Du muβt dein Leben ändern.
The human heart craves transformation. Inspired, Rilke tells us in his famed verse, you find you not only can, you must, change your life.
Whatever that might mean for you. For me, it’s obvious that we all ossify as the struggle of life wears us down. We construct shelters of our habits and settle in. Ruts of thinking and behaving that are comfortable and don’t challenge us. That require no energy.
Sounds like death. The price of comfort is boredom—not to mention the anxiety, if we allow ourselves to think about it, of having blocked our minds from their true birthright. To really live, we must change.
I finally got around to reading How to Change Your Mind by Michael Pollan, the food guru, after several recommendations. I enjoyed it. If you’re looking for an overview of the history of psychedelics in our culture, and the research into their potential medicinal use, and the entanglement of social attitudes with that pursuit, particularly in the 1960s when the counterculture and Timothy Leary drove the whole business into a disrepute that is only now showing signs of revival, this is your book. You will also be regaled by accounts of Pollan’s own overcoming of the personal skepticism he takes pains to establish and experimentation with psychedelics himself. You may, like me, come away with a more open mind about the potential of psychoactive chemicals to effect positive change in people. Pollan gathers plenty of evidence of their transformative power in people suffering depression, addiction, or facing terminal illness. And he comes to believe in those chemicals’ potential to allow “well” people to escape the condition “when the grooves of mental habit have been etched so deep as to seem inescapable.”
I have to say, the hysterical criminalization of psychedelics seems an over-reaction that I can attribute only to bureaucratic fear of anything that encourages people to think for themselves. I do share the skepticism of spiritual enlightenment coming from a pill, but what is there about brain activity that isn’t chemicals? The drugs don’t do the spiritual work, but they can perform the service of making people aware that it is possible. I don’t think there’s anything inherently valuable in psychedelic experience, or in any spiritual practice or belief system that doesn’t lead to a transformation of perception. I am suspicious of the motives of anyone doing a psychoactive drug more than once.
Pollan provides many testimonials from people who have had experience with psychedelics, as well as from himself, and these more than anything caught my attention. It’s true not all experiences are positive, but the majority are. It’s also true that there is no single, common theme to them. These are human beings, individuals. But there were two aspects of the psychedelic journey that were widely shared, and for me were thought-provoking.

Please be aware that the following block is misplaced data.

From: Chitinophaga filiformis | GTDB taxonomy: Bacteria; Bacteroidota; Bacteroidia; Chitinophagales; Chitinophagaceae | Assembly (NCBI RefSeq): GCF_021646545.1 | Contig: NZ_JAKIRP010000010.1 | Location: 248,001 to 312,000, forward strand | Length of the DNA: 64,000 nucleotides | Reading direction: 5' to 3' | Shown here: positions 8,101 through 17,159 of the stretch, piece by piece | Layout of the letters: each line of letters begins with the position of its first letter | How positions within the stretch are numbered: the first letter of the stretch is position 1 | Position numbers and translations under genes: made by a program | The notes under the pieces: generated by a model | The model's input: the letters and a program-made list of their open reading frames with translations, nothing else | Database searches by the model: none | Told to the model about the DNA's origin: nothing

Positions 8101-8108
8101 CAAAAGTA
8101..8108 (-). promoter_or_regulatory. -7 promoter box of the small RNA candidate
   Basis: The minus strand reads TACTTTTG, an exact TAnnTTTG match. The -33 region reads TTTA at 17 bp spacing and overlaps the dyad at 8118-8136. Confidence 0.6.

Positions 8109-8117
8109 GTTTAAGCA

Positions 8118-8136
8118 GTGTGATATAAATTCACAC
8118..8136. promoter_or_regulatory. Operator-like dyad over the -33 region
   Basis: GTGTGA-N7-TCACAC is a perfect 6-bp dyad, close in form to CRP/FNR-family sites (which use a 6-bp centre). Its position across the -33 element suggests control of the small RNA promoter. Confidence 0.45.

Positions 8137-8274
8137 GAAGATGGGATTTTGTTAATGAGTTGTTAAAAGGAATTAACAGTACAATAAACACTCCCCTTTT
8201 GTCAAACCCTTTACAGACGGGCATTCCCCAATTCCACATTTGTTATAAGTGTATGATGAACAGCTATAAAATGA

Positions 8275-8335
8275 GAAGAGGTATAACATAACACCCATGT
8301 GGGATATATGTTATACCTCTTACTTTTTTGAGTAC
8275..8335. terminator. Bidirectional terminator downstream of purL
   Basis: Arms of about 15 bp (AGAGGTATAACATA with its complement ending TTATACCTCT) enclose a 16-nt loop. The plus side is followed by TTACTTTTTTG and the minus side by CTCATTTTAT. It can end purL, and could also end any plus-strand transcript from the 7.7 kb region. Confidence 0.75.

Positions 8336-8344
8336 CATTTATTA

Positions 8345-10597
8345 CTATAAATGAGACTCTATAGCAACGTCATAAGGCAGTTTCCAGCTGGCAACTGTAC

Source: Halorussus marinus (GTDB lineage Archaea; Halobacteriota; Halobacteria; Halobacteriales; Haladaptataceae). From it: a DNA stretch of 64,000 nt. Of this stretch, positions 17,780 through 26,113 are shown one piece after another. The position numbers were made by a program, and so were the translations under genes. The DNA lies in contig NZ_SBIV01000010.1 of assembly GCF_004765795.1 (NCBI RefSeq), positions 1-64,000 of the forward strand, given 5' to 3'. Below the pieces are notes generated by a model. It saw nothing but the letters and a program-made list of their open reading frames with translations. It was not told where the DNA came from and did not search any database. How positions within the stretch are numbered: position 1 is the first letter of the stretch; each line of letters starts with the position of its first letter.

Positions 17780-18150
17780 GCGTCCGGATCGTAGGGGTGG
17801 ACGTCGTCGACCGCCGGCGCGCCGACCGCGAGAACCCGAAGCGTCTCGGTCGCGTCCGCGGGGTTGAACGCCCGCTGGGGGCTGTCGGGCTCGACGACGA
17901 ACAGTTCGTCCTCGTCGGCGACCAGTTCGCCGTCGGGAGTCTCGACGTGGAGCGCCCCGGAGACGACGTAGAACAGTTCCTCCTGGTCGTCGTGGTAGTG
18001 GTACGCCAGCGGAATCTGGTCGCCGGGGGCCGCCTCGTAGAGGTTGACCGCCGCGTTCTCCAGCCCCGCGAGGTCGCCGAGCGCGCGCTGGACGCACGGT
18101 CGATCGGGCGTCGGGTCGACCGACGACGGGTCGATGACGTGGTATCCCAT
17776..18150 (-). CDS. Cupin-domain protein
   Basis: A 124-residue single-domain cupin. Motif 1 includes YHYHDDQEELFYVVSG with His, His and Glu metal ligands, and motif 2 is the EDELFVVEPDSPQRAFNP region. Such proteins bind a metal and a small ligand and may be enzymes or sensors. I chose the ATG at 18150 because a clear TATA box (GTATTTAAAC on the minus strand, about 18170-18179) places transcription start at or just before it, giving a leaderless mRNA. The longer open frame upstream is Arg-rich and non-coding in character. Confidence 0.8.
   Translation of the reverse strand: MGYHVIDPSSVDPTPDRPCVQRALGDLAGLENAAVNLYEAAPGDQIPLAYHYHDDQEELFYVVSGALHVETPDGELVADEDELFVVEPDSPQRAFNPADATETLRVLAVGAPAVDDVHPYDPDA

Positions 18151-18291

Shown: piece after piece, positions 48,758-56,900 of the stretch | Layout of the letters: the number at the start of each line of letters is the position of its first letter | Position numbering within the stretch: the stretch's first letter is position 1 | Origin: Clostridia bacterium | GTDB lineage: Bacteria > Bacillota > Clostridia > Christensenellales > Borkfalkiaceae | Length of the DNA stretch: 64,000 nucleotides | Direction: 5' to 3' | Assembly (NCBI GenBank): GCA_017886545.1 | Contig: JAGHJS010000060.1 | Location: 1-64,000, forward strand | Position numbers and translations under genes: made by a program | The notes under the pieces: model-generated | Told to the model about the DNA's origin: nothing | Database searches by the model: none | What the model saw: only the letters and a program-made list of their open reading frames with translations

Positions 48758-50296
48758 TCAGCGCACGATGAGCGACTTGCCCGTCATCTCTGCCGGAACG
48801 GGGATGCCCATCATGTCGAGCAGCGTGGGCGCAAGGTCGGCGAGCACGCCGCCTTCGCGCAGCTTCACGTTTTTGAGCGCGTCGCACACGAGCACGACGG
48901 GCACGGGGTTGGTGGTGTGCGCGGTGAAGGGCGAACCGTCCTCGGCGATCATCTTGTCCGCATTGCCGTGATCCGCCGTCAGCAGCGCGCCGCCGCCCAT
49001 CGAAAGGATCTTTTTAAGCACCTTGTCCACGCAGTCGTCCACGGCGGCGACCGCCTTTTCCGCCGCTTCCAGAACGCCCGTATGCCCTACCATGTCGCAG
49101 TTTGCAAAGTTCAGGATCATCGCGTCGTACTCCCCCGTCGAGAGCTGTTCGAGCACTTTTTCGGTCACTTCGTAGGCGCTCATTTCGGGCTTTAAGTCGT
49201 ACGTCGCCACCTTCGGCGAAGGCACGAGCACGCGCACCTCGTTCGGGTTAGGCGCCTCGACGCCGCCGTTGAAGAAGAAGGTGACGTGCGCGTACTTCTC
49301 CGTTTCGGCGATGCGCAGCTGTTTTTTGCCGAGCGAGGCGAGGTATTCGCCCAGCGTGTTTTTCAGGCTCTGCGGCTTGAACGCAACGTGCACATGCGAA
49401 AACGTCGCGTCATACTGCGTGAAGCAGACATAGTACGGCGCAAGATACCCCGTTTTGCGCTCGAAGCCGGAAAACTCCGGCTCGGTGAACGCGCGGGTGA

One, the loss of ego and a feeling of oneness with the whole.
And two, the conviction that all that matters is love.
Such experiences are simple and profound and have the power to transform our being. But they are for most of us, on our own, nigh impossible to attain. I have no idea why this is so. If the inevitable degradation and delusion of human experience owes mainly to the entropy of our biological predicament, so be it. But what pushes people to pursue transformative change if a sense of its necessity doesn’t sleep within us all?
I have long been aware of a deeper self beyond the various dramatizations we call ego, and I know that personally I am most myself when I’m lost in something—when I’m not an “I.” Consciousness is more than mere self-awareness. When you’re not aware of yourself, you are still “conscious,” not separately but as part of “the whole.” There are many avenues to this state: meditation, renunciation, suffering, near-death experience, sweat lodges, what have you, and maybe chemical manipulation of the brain? I don’t know, but I do know that human experience based on a more enlightened sense of what we are would work out a lot better on this planet than the ignorant and predatory one we’ve got.
As for love, we’ve all read those accounts of what people are thinking about on their deathbeds. Could it be that love really is the primordial generative vibration of everything?
More on that in a post to come . . .
August 27, 2019